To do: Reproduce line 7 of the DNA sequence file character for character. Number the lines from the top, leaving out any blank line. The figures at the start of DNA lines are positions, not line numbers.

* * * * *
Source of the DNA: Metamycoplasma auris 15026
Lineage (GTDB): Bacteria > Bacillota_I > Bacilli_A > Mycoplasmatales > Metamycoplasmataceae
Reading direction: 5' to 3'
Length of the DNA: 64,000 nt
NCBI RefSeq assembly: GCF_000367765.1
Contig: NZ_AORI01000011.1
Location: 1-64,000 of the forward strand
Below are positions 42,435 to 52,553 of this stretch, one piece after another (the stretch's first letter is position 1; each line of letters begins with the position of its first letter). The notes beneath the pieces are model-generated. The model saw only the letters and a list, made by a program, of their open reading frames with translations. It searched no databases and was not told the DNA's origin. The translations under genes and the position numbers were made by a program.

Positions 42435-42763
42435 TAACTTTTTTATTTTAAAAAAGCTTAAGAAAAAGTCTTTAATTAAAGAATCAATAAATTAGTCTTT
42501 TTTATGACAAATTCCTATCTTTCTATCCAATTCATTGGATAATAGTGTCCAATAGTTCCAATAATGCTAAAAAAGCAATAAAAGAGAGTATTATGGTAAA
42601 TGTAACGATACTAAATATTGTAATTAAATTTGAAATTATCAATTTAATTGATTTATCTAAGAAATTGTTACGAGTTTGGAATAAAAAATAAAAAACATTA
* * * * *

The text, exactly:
Location: 1-64,000 of the forward strand